Bill Tuttle

Bill Tuttle imageAs a distinguished teacher, mentor, and scholar, Professor Emeritus Bill Tuttle guided generations of KU students. Bill taught in American studies, history, and African and African-American studies, offering the first courses at KU in African American history and post-World War II American history. His teaching awards include a 1998 W. T. Kemper Fellowship for Teaching Excellence, the H.O.P.E Teaching Award from the Class of 2001, and the Chancellor's Club Career Teaching Award in 2004. His course on Recent America was legendary for attracting the very best seniors on campus. In 2007, he taught at Radboud University in Nijmegen, The Netherlands, holding the John Adams Distinguished Fulbright Chair. He has also lectured in Cuba and Japan.

Bill Tuttle has written seminal work in African American history, labor history, the history of childhood, and recent American history which has influenced scholars and students around the world. As a pioneer in history from the bottom up, he produced the classic books Race Riot: Chicago in the Red Summer of 1919, "Daddy's Gone to War": The Second World War in the Lives of America's Children, and the co-edited Plain Folk: The Life Stories of Undistinguished Americans. Through seven editions of the co-authored A People and a Nation, Bill reached millions of students. His scholarly articles have been frequently reprinted and widely cited.

Bill is an elected fellow of the Society of American Historians, and he has received fellowships from the Guggenheim Foundation, NEH, the American Council of Learned Societies, the Institute of Southern History, Johns Hopkins University, the Charles Warren Center, Harvard University, and the Stanford Humanities Center. In 2004 KU honored him with a Higuchi Award, the Balfour S. Jeffrey Award for Achievement in the Humanities and Social Sciences.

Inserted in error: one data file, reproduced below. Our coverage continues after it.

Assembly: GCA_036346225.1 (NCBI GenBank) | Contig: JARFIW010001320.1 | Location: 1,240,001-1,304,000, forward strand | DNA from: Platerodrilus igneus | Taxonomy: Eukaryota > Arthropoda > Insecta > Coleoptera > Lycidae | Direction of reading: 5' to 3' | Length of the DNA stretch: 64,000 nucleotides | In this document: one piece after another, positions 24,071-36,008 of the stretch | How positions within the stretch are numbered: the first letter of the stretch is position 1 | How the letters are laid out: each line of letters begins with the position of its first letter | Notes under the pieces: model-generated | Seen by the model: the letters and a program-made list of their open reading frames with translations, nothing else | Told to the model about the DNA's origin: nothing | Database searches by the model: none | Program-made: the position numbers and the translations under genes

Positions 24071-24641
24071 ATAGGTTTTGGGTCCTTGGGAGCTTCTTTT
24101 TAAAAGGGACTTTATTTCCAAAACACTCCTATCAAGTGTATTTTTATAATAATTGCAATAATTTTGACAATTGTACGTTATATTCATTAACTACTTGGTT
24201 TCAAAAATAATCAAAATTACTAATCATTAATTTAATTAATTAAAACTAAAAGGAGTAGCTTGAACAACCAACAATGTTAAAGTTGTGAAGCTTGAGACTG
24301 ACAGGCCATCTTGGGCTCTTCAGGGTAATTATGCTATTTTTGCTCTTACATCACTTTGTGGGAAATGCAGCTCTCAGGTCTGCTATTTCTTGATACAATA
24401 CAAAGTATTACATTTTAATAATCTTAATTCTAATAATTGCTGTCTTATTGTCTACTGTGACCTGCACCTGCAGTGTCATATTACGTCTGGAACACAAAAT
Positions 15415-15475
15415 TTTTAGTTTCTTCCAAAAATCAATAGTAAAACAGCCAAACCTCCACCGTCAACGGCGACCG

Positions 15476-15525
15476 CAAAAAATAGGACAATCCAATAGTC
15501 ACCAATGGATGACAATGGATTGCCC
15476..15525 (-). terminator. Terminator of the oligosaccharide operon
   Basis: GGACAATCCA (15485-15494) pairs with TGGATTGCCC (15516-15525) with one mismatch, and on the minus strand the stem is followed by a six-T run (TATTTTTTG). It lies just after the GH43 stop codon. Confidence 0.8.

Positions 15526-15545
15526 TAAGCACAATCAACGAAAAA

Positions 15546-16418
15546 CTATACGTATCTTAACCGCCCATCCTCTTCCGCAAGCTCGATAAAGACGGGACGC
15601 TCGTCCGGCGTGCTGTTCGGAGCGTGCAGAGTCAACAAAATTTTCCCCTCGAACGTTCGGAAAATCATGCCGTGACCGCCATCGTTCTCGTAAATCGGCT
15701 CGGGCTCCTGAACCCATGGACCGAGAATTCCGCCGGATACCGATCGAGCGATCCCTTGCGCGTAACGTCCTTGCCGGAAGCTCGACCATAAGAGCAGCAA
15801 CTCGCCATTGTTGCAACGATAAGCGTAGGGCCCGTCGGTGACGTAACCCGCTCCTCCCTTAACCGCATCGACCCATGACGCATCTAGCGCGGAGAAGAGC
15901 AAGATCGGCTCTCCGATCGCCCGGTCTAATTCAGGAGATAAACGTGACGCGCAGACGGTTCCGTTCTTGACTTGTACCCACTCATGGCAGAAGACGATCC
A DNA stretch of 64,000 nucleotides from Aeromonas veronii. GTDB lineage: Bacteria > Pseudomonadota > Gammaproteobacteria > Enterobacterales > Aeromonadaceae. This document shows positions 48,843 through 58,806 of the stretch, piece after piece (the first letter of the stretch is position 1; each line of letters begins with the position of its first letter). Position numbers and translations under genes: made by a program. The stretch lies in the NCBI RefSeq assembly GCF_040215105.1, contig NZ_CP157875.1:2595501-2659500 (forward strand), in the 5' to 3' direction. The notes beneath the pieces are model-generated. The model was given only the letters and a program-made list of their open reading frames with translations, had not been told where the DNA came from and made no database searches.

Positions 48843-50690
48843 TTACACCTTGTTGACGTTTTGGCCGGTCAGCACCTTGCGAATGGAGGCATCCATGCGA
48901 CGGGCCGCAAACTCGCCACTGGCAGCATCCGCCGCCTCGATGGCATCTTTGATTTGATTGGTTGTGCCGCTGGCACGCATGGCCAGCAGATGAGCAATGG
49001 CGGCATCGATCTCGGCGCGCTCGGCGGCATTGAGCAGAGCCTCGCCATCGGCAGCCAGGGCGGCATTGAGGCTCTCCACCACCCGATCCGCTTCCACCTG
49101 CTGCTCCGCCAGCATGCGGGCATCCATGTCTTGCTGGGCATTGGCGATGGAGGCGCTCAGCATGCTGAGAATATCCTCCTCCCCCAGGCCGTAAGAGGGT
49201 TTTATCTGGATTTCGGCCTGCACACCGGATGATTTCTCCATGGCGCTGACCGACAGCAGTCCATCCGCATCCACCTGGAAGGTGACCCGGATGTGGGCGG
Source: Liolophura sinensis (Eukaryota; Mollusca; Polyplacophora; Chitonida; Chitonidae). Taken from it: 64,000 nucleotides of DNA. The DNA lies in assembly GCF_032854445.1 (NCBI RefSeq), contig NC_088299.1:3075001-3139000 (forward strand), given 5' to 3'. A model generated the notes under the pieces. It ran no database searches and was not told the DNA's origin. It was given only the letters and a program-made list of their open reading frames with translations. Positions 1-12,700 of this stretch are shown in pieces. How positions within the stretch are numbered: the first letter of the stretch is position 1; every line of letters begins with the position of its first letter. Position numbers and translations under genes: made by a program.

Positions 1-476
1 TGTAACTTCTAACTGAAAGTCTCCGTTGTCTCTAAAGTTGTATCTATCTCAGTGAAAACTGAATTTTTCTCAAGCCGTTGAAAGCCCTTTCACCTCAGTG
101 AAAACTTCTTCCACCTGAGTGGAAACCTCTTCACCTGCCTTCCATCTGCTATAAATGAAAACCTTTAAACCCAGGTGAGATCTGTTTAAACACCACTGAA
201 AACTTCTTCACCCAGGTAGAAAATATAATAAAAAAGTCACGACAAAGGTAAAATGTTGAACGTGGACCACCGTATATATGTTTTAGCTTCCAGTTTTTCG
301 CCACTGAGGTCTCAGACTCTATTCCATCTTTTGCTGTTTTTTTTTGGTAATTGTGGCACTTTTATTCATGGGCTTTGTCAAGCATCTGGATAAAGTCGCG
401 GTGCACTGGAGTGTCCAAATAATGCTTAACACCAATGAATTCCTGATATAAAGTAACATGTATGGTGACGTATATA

In Lawrence Bill Tuttle most recently co-chaired the Second Century Fund to restore Lawrence's historic St. Luke AME Church. He was a founding member of the University of Kansas branch of the Association for the Study of African American Life and History, and has worked with the Lorenzo J. Greene Branch in Kansas City. He is also a longtime member of the NAACP. For his community work, in 2006, Bill was recognized with the Steeples Service to Kansans Award. He and his wife Kathy are members of the Old West Lawrence Association, and they have made their historic home a center of university and community life.


Announcements
  • Congratulations to Ph.D. candidate Hannah Bailey for being awarded the 2017 Graduate Studies Summer Scholarship.
  • Ph.D. candidate, Rachel Schwallerhas been awarded the Hall Center's Sias Fellowship for Spring 2018.  Congratulations, Rachel!
  • KU Special Education Department: With Ray Pence
  • Seizing Freedom: With David Roediger and Peter St. Clair
  • Tribute Or Tribulation? How do we commemorate history? What is the best way to remember a conflicted and painful past? And who gets to decide? Listen here »
  • CLAS names 1st associate dean for diversity, equity and inclusion (KU News link)
  • Congratulations to Ph.D. student Marilyn Ortega for being selected as one of the inaugural National Humanities Without Walls Predoctoral Fellows for 2017.
  • Ben Schmack won the Best Ph.D. Paper Award at the 2016 Northern Illinois University History Graduate Student Conference.  Congratulations, Ben!
  • Congratulations to Kathryn Vaggalis who received the Center for Migration Research Graduate Student Grant.
  • Ph.D. student Gamze Kati was one of the winners of the second annual IEHS graduate student blog competition this year.  Congratulations, Gamze!
Upcoming Events
Nichole T. Rustin-Paschal
​"'The Kind of Man I Am': Jazzmasculinity and the World of Charles Mingus"
Thursday, March 2, 2017 3:30 PM - 5:00 PM
Murphy Hall Room 238

Hall Center Humanities Lecture Series
A forum for interdisciplinary dialogue between renowned speakers, the university and the surrounding communities.
Schedule of Lectures

 

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